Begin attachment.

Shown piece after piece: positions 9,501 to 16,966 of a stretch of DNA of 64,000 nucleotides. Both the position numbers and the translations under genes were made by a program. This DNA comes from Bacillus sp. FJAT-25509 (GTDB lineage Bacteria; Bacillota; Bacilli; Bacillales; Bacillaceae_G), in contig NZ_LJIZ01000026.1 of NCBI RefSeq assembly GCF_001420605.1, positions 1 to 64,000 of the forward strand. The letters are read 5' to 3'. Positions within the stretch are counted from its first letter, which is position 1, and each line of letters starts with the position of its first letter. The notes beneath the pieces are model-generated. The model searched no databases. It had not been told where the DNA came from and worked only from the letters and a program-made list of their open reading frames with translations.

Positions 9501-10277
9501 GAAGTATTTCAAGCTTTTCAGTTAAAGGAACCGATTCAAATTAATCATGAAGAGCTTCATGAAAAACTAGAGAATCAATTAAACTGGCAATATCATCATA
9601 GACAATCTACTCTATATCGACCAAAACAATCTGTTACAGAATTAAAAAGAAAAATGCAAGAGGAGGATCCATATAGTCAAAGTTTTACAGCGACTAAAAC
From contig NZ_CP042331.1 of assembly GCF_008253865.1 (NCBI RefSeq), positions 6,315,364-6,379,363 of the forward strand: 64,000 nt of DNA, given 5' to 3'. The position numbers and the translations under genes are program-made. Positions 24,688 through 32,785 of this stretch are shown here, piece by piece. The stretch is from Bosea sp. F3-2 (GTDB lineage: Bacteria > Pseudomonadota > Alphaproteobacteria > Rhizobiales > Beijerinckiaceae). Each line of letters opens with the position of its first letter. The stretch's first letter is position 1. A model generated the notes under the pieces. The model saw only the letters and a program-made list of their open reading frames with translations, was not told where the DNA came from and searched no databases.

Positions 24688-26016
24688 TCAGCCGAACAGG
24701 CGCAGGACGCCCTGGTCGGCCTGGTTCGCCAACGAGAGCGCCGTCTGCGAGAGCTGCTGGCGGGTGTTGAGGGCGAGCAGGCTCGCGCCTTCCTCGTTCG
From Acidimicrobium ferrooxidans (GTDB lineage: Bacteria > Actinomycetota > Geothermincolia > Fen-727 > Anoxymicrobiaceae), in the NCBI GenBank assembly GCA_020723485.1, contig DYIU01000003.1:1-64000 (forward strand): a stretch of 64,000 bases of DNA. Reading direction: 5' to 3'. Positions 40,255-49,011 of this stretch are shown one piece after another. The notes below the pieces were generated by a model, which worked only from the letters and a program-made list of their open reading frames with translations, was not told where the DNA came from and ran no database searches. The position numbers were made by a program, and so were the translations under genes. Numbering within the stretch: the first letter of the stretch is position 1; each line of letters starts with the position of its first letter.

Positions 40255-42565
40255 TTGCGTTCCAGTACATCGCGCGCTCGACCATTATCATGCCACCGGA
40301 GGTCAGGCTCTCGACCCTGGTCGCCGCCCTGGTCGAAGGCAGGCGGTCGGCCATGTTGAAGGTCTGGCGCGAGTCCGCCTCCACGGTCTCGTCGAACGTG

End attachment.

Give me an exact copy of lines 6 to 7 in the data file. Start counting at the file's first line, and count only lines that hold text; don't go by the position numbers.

Positions 24688-26016
24688 TCAGCCGAACAGG